By Karen Swank
I got out my walking shoes yesterday…the ones I wore for pretty much every step of the year we spent prayer walking Mercer County. They’ve been in semi-retirement since I broke a lace, waiting under my bed for the next assignment. I stopped on the way home from church to get new laces.
This assignment was no less strange than so many of the other pieces. We had four stones to drop at four bridges that span the Mississippi – another act of prophetic obedience as we pray, believing things big enough to add to people’s certainty that we are crazy.
I was with the redheads again, and the last leg of this assignment involved reaching the foot of the broken railroad bridge in Keithsburg, Illinois. The bridge’s usefulness ended in the 1970’s when some kids saw what dynamite could do, but it has been a focal point for many long hours of prayer as we’ve seen it as a symbol of the broken connection between God and man.
It’s hard to reach now. The rails have been removed and the land leading to it seems to be an intentional obstruction…a small patch of woods, unpopulated and overgrown. The last time I was there it was late at night. I was following a guide who was native to the area, who loved me enough to keep me safe, and whom I was certain could get us there and back, no matter what we encountered. I remember how carefully I chose our flashlights–mine, tiny to fit in my hand and make just enough light for my next step and his, long and heavy–the sort of thing cops use as a billy club when it’s necessary. I wasn’t at all certain he wouldn’t need to use it as such. I remember how I walked behind him in the pitch black, my tiny light trained on his feet. I struggled to adjust to my new bifocals and stepped only where he stepped. When we got there I sat at the base while he climbed the steep, broken concrete, balanced on what remained of the bridge, anointing it and pouring precious oil into the river. We prayed in the moonlight afterward and I read from Isaiah with him at my side. What an awesome adventure.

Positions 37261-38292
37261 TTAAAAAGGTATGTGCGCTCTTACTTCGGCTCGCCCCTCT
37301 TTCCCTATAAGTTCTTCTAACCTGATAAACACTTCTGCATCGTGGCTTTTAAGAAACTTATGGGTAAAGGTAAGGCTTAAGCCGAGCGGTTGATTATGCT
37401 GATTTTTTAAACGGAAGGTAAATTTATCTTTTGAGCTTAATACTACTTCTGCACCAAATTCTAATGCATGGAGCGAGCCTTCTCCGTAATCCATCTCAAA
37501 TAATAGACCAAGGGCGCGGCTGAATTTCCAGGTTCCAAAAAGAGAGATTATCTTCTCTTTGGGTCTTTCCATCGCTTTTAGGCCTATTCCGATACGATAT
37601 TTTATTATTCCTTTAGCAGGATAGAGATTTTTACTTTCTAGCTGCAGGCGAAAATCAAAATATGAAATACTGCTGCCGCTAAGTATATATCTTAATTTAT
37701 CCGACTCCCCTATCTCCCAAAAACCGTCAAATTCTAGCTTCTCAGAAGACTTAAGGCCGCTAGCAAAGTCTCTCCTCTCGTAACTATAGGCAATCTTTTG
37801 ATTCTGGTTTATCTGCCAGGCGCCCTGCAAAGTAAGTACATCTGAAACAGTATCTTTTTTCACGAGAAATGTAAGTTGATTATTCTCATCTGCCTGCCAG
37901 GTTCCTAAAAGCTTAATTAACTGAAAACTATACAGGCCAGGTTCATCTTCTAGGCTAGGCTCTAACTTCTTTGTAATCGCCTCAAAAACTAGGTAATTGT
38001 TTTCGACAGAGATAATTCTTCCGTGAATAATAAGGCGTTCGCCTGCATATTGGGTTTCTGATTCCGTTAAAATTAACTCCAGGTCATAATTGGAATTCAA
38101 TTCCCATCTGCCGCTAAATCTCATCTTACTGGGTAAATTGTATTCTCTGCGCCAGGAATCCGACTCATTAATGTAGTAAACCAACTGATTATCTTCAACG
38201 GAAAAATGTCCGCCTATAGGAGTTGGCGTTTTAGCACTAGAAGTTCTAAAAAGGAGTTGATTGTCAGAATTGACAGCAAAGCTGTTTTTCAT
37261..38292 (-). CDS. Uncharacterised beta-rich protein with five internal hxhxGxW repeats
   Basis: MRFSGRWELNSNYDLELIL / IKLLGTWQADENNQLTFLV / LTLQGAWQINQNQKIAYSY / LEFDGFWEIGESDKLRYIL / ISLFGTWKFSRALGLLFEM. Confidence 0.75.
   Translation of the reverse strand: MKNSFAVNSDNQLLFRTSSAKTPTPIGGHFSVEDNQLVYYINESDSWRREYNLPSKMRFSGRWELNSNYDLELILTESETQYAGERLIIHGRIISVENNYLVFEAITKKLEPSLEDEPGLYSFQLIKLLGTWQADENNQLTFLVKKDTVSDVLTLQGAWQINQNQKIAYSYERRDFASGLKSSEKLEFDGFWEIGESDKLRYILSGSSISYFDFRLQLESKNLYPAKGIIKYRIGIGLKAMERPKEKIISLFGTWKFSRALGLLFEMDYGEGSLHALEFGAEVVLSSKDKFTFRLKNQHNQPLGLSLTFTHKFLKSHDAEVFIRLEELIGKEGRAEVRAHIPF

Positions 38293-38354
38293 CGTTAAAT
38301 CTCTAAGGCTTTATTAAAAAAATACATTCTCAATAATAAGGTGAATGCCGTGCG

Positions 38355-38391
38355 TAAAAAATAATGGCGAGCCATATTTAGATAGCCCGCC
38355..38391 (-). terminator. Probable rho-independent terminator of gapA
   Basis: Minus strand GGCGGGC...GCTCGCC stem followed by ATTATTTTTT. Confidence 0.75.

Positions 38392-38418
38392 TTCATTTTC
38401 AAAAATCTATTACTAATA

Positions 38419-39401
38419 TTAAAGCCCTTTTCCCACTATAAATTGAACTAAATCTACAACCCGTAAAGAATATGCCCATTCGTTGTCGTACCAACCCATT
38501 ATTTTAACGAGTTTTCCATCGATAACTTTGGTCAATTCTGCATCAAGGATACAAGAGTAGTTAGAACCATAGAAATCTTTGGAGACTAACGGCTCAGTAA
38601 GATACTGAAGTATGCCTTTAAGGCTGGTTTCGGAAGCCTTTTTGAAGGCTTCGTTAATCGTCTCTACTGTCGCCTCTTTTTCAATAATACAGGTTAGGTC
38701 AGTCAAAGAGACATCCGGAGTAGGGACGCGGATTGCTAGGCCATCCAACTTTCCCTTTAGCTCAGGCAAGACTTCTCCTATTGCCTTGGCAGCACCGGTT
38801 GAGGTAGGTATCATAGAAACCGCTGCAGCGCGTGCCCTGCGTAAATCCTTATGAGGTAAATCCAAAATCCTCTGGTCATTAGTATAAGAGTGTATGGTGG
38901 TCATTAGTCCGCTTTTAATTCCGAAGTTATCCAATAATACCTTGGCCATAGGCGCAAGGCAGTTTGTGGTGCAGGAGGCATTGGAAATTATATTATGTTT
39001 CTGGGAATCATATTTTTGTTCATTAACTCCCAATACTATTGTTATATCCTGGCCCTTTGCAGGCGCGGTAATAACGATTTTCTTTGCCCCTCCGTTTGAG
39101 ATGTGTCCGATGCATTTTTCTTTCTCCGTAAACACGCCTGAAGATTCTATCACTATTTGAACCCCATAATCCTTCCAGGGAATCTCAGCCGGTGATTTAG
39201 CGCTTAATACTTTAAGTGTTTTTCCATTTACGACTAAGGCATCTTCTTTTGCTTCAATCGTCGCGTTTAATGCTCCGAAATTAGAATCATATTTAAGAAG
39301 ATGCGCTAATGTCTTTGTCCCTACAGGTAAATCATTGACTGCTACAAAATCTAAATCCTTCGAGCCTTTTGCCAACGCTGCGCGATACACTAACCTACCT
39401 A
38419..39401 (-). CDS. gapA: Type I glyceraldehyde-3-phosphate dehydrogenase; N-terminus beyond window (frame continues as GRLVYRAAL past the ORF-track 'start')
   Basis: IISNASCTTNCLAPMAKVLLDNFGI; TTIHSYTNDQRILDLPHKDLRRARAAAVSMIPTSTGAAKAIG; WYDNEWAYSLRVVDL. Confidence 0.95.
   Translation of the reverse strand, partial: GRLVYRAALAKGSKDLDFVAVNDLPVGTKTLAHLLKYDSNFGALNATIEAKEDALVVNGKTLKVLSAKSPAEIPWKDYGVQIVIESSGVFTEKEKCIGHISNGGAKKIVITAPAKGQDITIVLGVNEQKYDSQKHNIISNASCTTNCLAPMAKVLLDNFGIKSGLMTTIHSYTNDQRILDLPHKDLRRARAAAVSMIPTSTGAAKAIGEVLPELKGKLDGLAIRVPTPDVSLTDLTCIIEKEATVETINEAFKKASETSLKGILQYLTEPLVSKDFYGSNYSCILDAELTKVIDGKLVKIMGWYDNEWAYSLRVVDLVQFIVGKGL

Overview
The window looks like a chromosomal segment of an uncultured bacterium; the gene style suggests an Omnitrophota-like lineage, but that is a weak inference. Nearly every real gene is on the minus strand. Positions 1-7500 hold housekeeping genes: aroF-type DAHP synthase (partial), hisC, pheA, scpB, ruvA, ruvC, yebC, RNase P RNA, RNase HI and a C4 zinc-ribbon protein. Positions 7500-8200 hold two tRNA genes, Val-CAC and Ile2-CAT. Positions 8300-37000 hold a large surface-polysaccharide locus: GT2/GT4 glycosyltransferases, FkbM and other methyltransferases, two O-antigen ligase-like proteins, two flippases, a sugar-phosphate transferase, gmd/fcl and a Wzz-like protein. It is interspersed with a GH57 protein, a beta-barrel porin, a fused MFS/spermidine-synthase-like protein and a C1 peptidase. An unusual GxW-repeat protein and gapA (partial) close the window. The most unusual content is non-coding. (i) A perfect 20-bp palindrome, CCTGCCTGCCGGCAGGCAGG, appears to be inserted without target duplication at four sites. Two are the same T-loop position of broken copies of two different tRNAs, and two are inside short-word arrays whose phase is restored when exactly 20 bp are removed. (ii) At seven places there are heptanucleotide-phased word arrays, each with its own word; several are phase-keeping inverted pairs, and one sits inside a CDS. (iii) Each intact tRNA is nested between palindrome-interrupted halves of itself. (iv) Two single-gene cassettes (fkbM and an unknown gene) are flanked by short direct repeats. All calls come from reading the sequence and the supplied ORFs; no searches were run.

This time we didn’t need a guide since we were going in broad daylight. What an unlikely trio we were for this assignment–the troublemaker three. We were a 40-something, a 50-something, and a 60-something. Both redheads have had multiple back surgeries and I carry enough extra weight to make many physical challenges beyond my reach. We trekked over branches and downed trees, around water and swampland and treacherous holes, up and down hills steep enough to require us to go on all fours or slide on our butts. No path. Just a general idea of the direction we were going, and a determination to get there.
We were carrying several items. The first three went together as part of the prayer assignment: precious oil, hand-mixed by Holy Spirit inspiration and a recipe for this assignment only; a small stone, just the size to fit in the palm of a hand, broken like the bridge and with multiple textures; and a penny, set in a little cardboard frame that said, “I am not an orphan/Do not pass me by.” Each had its own significance. These items were going into the river, along with our prayers.
The fourth item was separate and precious: the ashes of Ruth, Donna’s mom. Ruth was one of my best friends and it was she who connected us before she went on to be with Jesus about six years ago. Donna had decided it was the time and the place, and both Deb and I were honored beyond words that we could be part of it.
The ground beside the river at the bridge was deeply cracked mud, and I thought of how so many desperately need the water of God as we tossed in our items and prayed. The Scripture had come up earlier in the day about those that sow in tears shall reap in joy. I thought of the tears sown into Keithsburg and I rejoiced.
We stood beside the river in tears as Donna released her mommy, and we weren’t our usual silly selves as we made our way back out. I had led us in, but I was at the rear coming out. I followed their footsteps as the tears of wonder came and my heart cried “holy” over and again. Some places of the heart are too deep, too beautiful to stay very long. We would be overcome by them and they would fade away, I think. But the moments…oh the moments. Yesterday added another little gem to my treasure chest of Holy Moments. Once more, I can scarcely begin to imagine the love of Him who arranges such things so lovingly for us.
May you hold your Holy Moments with hearts overfilled with gratitude. May His love wreck you as those gems sparkle in your spirit. May you not miss the adventure He creates just for you.
Karen is from Aledo, IL. She went to Monmouth College and studied Latin and English. She is a biological mom of two children and surrogate mom/friend/advocate for a whole host of children. She would like to meet every wounded soul that I’ve she’s ever known… as a child, before the “damage was done” so she could tell them how much they are loved.